Petition to Outlaw Caste Discrimination in Seattle Council Gains Momentum

If passed, the ordinance, would be the first of its kind outside of South Asia, although various corporations and universities have already taken steps towards recognizing caste-based discrimination.
Seattle City Council
Seattle City Council Pic- Internet

The Seattle Council of Washington state is on the brink of making history. A petition filed by Kshama Sawant, an Indian-origin district council member, seeks to outlaw caste discrimination in workplaces within the city. While other forms of discrimination such as gender, age, race, and sexual orientation are already on the list, this move would recognize caste discrimination as a form of discrimination and make it illegal.

Although the United States has yet to acknowledge the caste system as a form of discrimination, various corporations have taken steps to ban the practice, which originated in India and binds a person to the occupation of their ancestors and comes with privileges. If this ordinance is passed, it would be the first of its kind outside of South Asia, although various corporations and universities have already taken steps towards recognizing caste-based discrimination.

In November 2021, the University of California, Davis codified the caste system as a protected category under its anti-discrimination policy. In August 2022, tech giant Apple became one of the first US companies to explicitly prohibit caste-based discrimination through a code of conduct for its employees. In December 2022, Brown University in Rhode Island became the first Ivy League institution to ban discrimination based on caste. Additionally, the Australian Human Rights Commission recognized caste as a form of social stratification four years after the Australian parliament passed a motion against caste-based discrimination.

Seattle City Council
Breaking the Glass Ceiling of Caste Discrimination: Seattle City Council Introduces Transformative Legislation

The fight against caste discrimination received a significant boost at the global level when the UN Economic and Social Council granted consultative status to The International Dalit Solidarity Network (IDSN), a Copenhagen-based international group that works to highlight caste discrimination and advocate for Dalit rights globally.

"Caste discrimination is a widespread and increasingly grave contributor to workplace discrimination and bias faced by South Asian Americans and other immigrants," read the petition filed by Kshama Sawant. Citing data from Equality Labs, the petition states that two out of three (67%) of caste-oppressed people face workplace discrimination.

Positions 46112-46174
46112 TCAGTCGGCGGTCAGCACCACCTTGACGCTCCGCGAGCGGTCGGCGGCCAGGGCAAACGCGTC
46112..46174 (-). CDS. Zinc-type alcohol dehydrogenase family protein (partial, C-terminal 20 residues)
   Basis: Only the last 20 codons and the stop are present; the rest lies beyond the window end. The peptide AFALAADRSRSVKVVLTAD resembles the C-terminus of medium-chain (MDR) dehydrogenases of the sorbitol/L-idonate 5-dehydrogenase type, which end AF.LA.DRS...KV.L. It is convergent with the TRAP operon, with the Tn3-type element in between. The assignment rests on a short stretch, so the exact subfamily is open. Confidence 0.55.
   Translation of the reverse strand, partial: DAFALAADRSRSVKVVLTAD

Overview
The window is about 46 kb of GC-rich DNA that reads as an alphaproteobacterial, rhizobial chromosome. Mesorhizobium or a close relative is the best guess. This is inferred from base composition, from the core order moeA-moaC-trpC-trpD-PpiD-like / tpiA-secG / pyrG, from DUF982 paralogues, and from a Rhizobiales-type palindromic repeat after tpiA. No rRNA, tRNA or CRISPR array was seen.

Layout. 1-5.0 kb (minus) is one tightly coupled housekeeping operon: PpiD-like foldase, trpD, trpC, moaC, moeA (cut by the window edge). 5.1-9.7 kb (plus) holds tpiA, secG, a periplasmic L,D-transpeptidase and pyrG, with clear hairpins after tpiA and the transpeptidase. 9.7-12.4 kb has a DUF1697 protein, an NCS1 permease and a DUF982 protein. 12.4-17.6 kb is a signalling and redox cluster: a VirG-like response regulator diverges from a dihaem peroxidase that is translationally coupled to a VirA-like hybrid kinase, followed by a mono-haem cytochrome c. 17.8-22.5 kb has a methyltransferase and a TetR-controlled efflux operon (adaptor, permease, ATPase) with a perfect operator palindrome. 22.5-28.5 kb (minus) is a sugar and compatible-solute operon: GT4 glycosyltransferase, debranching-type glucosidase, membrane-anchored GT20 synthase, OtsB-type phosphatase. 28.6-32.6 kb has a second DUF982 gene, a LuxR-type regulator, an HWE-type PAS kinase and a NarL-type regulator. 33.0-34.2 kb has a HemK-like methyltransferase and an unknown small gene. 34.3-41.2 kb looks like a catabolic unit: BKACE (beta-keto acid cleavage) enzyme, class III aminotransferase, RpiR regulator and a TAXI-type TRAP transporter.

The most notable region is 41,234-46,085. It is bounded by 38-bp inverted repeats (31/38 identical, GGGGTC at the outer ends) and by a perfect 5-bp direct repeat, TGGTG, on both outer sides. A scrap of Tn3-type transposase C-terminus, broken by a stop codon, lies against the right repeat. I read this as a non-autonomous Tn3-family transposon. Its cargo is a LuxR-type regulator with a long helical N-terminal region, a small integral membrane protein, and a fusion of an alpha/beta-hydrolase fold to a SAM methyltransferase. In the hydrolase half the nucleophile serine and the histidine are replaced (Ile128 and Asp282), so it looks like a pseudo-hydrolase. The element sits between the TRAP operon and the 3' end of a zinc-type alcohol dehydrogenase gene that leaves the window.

Support from outside the U.S.

Outside the United States, the Humanism Project, a not-for-profit social justice advocacy group based in Australia, expressed solidarity with Ambedkarites in the US and said, "We recognize the urgent need to address caste discrimination, and we commit to working alongside other allies and organizations to amplify the voices of those affected by caste discrimination and advocate for legal measures and policies that address caste-based discrimination."

Vikrant Kishore, a filmmaker based in Melbourne, Australia, from the Humanism Project, said, "It is good to see that a concerted effort is being made in the USA to ban caste through the petition put forth by Councilor Kshama Sawant, which aims to outlaw the discriminatory caste practice in Seattle Council. This is probably the first attempt in the USA to outrightly ban casteism. Recently, in Australia, the Australian Human Rights Commission was able to add caste within its Anti-Racism Framework scoping report, which was also a first in Australia. It paves the way for wider discussions in political, social, business, and educational organizations to take the issue of caste discrimination seriously."

While the voice against caste discrimination is growing louder, the Dalit community abroad awaits Tuesday for the historic ordinance, which would prove to be a milestone in the fight against caste discrimination.

Support the Janwadi journalism of The Mooknayak, which prominently raises the issues and problems of the exploited/deprived, Dalit, tribal, women and minorities. The Mooknayak is run by your support. Click here for Support.

Related Stories

No stories found.
The Mooknayak English - Voice Of The Voiceless